Elements of a Successful High School
|Learn What You Can Do To Improve Your Community's High School|
Regardless of their plans, all of the nation's young people need high-level knowledge and skills to achieve success in a rapidly changing world of technological advances and international competitiveness. And every American has a stake in their success, whether they have school-age children of their own or not.
How effective is your community's high school in educating its students?
You don't have to be a school superintendent or member of Congress to help the six million students most at risk of failing to graduate from high school. Drawing from the work of leading researchers and educators from around the country, the Alliance for Excellent Education has identified ten key elements that every high school should have in place to ensure that all its students are successful. The list includes challenging classes, a safe learning environment, and skilled teachers. Whether you are a parent seeking a stronger education for your child, a business owner in need of a well-trained workforce, or a concerned citizen joining with others to improve schools, this checklist can help you identify the strengths and weaknesses of your community schools and guide you in determining the actions you can take to help improve them.
All students must learn the advanced skills that are the key to success in college and in the 21st century workplace. Every student should take demanding classes in the core subjects of English, history, science, and math; and no student should ever get a watered-down course of study. Further, students should also be given the opportunity to earn industry certification or some college credit while in high school through programs such as Advanced Placement, International Baccalaureate, or those offered through a local college or university.
Personal Attention for All Students
Every high school should be small enough—or divided into small enough units—to allow teachers and staff to get to know all students as individuals and to respond to their specific learning needs. By the ninth grade, student should have a detailed plan for graduation—identifying the specific courses they must take, opportunities they should pursue, and extra help they need in order to succeed in high school and beyond. And every student should receive frequent and ongoing support from at least one academic advisor throughout their high school years.
Extra Help for Those Who Need It
Every high school should have a system in place to identify kids as soon as they start to struggle in reading, math, or any core subject, and every school should reserve time and resources for the immediate help those kids need to stay on course.
Bringing the Real World to the Classroom
High schools should help students make the connection between book learning and the skills needed to be successful in life. Students must develop the work habits, character, and sense of personal responsibility needed to succeed in school, at work, and in society. As part of their class work, students should have opportunities to design independent projects, conduct experiments, solve open-ended problems, and be involved in activities that connect school to the rest of the world.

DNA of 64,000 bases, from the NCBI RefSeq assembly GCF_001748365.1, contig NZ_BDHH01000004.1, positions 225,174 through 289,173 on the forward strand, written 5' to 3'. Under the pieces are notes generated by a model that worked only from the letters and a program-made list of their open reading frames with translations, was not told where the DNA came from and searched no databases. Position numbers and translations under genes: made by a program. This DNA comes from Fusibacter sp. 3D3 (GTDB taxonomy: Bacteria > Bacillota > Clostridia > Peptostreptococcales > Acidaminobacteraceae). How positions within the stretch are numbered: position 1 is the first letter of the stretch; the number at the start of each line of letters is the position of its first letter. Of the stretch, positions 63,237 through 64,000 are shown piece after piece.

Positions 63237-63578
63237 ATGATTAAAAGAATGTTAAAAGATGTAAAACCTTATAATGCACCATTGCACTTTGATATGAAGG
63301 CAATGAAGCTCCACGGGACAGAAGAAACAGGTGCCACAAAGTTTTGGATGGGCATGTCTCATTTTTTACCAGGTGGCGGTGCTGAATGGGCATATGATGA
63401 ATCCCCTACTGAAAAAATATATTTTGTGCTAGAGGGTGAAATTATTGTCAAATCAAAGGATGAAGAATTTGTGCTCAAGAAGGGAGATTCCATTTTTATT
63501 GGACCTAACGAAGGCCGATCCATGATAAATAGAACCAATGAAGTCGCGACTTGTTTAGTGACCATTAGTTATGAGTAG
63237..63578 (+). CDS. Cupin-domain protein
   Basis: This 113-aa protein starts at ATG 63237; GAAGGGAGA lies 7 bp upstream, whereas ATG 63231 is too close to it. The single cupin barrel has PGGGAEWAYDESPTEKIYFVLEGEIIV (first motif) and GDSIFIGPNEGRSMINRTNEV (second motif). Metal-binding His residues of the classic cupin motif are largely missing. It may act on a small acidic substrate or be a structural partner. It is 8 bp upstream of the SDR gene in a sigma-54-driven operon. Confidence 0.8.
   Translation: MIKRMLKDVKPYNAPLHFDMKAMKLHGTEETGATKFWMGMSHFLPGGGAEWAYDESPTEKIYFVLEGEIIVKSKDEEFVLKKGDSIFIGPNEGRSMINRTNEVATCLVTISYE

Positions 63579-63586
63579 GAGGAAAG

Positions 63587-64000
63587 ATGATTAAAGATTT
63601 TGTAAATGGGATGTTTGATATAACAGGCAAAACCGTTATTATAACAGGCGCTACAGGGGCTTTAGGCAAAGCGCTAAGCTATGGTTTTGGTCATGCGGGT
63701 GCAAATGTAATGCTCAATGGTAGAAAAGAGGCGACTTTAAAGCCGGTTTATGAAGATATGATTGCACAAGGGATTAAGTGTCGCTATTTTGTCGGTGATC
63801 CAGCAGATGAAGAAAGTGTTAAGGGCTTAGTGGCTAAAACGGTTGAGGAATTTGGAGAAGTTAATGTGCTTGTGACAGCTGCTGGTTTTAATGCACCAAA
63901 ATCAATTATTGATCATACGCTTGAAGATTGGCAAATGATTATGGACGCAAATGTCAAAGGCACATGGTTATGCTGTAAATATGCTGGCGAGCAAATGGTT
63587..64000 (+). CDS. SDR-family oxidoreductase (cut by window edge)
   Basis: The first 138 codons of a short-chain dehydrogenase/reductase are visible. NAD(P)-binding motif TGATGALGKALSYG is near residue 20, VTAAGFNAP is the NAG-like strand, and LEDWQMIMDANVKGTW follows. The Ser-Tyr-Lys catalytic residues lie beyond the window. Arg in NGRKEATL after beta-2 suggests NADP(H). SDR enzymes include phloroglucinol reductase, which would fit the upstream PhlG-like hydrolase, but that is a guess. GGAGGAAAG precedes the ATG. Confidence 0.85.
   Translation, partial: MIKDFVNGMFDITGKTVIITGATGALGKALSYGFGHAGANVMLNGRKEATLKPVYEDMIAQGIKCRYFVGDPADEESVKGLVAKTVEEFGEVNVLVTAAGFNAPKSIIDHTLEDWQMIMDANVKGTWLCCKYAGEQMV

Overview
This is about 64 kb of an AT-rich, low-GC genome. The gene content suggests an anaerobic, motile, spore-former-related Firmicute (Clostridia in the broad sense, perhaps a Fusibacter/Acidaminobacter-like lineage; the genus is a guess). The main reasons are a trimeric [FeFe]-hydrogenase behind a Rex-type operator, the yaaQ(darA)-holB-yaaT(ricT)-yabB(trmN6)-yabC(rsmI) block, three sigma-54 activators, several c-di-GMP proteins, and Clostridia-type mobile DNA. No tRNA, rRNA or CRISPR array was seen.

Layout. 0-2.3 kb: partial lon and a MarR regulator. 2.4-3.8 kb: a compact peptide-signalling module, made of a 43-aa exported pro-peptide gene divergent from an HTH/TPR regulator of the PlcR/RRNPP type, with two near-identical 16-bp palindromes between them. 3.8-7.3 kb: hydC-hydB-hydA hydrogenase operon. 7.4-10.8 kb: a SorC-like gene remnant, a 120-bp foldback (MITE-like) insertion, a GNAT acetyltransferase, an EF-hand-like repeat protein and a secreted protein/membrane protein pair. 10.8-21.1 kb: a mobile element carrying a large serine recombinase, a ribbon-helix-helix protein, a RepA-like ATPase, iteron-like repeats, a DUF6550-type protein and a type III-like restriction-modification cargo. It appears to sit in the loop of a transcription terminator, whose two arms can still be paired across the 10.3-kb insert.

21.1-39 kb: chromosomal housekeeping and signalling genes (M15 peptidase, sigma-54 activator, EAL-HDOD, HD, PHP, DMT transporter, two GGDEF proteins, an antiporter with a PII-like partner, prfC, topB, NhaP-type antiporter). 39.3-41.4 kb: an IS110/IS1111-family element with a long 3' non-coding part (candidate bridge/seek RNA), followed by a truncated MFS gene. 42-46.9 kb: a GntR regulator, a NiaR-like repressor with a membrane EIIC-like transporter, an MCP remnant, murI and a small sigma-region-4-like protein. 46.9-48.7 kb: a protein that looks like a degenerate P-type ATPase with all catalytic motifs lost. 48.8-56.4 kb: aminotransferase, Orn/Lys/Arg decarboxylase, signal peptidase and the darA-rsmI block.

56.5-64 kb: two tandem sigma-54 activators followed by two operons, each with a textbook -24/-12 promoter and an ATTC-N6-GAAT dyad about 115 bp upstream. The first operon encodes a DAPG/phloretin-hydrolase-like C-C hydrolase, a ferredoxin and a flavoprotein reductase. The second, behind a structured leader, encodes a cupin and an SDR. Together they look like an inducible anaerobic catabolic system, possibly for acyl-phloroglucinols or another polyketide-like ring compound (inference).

Family and Community Involvement
Students thrive when their high schools encourage positive learning relationships among families, educators, faith groups, civic organizations, businesses and other members of the community. Parents should have many chances to visit the school building, talk with teachers and staff, voice concerns, share ideas, serve as volunteers, and suggest ways to improve the school. And school leaders should reach out to their neighbors by attending community events and forming partnerships with local organizations in order to increase effectiveness and tap additional resources.
A Safe Learning Environment
Every high school must guarantee the safety of its students, teachers, staff, and visitors, and every school should be kept free of drugs, weapons, and gangs. School leaders should build a climate of trust and respect, they should encourage peaceful solutions to conflict, and they should respond directly to any bullying, verbal abuse, or other threats.
Every high school teacher should know well the subjects they teach and should know well how to teach all kinds of students, from all kinds of backgrounds. New teachers should get the guidance and mentoring they need to be successful in the classroom. All teachers should have enough time to plan lessons, carefully review student performance, and continuously improve their teaching.
Every high school needs a skillful principal, one who supervises personnel effectively, manages finances capably, and keeps the organization running smoothly. Every school also needs a strong educational leader (this could be the principal, a senior teacher, or another staff member), to define a vision of academic excellence, work with teachers to develop an engaging and coherent curriculum, and serve as a mentor and role model for teachers and students alike.
Every high school should provide all students and teachers with the books, computers, laboratory equipment, technology, and other resources they need to be successful. And every school should maintain safe, clean facilities that are fit for teaching and learning.
All community members should have easy access to information that gives a clear, straightforward picture of how well the school is serving all of its students, including those from every income level, ethnic group, and racial background. Some of the key pieces of information include a school’s graduation requirements, graduation and dropout rates, and student performance on state tests.